Mile 1: 7:06
This was so close to a sub-7:00 that I almost didn’t believe it, but I guess the downhill helped. I also noticed that I passed a lot of runners in that first mile. I hoped I wouldn’t pay for it later. (In the 2019 race, I ran a 6:55 first mile, which at the time I knew was too fast. Today was almost as fast but felt more controlled.)
The second mile continued along Waterside – a stretch I’ve run many times in the Cow Harbor 10K. It’s a very slight incline but not as noticeable today as in mile 5 of a 10K race.
I think the rain was still coming down, but I can’t fully remember. If it was, my baseball cap and focus kept me from noticing it.
We made a turn onto Monroe, establishing us in the thick of quiet suburban streets and a few more rolling hills.
Mile 2: 7:20
Makes sense that I wasn’t able to sustain a 7:06 through mile 2. A 7:20 mile in a 5K is good for me, so I was fine with this. (In the 2019 race, I ran a 7:30 mile 2, so at least I didn’t slow down as much today.)
I knew if I wanted to PR, I would need to best my 2019 Run for the Health of It 5K time of 23:02.
It’s worth mentioning that I could see record-setting Masters runner (and Northport local) Kathryn Martin up ahead of me the entire time, and of course I couldn’t catch her. Just several weeks earlier, Kathy had set national age-group records in both the 3000 and the mile. She was 70 years old the day of today’s 5K, and I could not catch her.
The only somewhat scary part of the race was the steep downhill heading back onto Norwood. Incidentally, this was right by my old house – but not close enough that I could see it. That’s not the scary part. It was the wet road. I was so worried I’d slip at the paces I was running, but fortunately I stayed upright.
Here we go: Norwood’s mile 1 downhill was now an uphill. In the 2019 race, I remember slowing way down here to a 7:53 mile 3 – almost a full minute slower than mile 1, a sign of a 5K run quite poorly. Today, though, with some more hill training and stronger glutes, I ran it faster.
Mile 3: 7:30
The last stretch (which according to my Garmin was 0.17 miles) saw a nice downhill, and an average 6:33 pace. Not bad.
After I crossed the finish, a guy gave me a fist bump, saying “I was trying to catch you the whole time and couldn’t.” I laughed. I had been trying to catch Kathy Martin and this guy had been trying to catch me. This is part of what I love about running: there is no fast and there is no slow. Everything is relative. We are all trying to catch something.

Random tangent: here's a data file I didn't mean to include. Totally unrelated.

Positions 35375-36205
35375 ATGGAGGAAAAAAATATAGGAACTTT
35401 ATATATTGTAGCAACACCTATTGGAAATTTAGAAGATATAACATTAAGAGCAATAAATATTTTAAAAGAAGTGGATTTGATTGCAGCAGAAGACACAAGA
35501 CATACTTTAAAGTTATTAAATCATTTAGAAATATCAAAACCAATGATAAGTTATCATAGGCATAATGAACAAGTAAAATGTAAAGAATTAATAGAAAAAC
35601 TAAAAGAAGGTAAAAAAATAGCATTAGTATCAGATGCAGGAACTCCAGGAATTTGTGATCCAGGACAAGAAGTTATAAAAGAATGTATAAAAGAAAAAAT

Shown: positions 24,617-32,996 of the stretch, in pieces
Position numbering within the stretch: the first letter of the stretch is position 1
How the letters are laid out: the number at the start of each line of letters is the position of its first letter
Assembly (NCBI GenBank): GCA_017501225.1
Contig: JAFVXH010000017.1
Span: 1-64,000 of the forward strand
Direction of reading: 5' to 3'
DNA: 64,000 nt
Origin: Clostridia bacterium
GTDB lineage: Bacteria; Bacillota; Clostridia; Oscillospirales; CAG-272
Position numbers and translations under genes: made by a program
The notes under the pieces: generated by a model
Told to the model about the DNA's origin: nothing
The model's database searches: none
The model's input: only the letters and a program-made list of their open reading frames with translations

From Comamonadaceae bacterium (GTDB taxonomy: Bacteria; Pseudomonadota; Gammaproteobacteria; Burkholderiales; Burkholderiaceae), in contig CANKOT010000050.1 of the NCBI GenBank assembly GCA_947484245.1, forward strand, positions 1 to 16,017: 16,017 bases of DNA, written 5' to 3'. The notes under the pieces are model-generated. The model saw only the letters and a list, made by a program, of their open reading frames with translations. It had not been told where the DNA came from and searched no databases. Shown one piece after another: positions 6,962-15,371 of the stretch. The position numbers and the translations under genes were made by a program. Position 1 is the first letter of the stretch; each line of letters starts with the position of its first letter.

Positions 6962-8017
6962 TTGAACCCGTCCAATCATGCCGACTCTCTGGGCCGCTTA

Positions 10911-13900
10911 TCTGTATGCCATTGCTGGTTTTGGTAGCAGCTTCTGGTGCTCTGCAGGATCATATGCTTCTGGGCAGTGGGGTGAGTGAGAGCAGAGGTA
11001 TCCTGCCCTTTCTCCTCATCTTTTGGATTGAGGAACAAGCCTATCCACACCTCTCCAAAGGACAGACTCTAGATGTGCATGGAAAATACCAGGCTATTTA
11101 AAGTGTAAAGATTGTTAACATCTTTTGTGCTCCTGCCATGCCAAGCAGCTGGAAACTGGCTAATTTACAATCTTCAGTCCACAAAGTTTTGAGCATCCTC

As far as I know, this is the only footage of me from the race – and it’s a video still courtesy of Elite Feats. This is right before the finish.
My official time was 22:59 – a full three seconds faster than 2019! To be honest, I was sort of kind of hoping for faster, but considering the past few years, I was good with a PR.
According to official results, I placed 25th out of 174 runners, and 6th out of 88 women. I probably could have started a bit more toward the front. Maybe next time.
Kathy Martin finished one spot ahead of me. I will never catch her. And that’s just fine.
Some nerdy fun: a comparison of my cadence and stride length between the 2019 and 2022 races. My cadence has definitely increased across all of my races, which can only be a good thing since it was never very high to begin with (I’m kind of a loper).
2019: avg. cadence 173, stride 1.26 meters
2022: avg. cadence 180, stride 1.23 meters
After changing, eating, getting a nice award for finishing first in my age group (there were only three of us), and getting a ride to the train station from a nice VNS employee (Lyft prices at that time were nuts), I settled in on the Long Island Rail Road, happy to have taken a trip out to Northport in the rain.
My 5K PR would be broken again in a few months, but that’s another story.
MY OFFICIAL RESULTS
Age Group: 1/3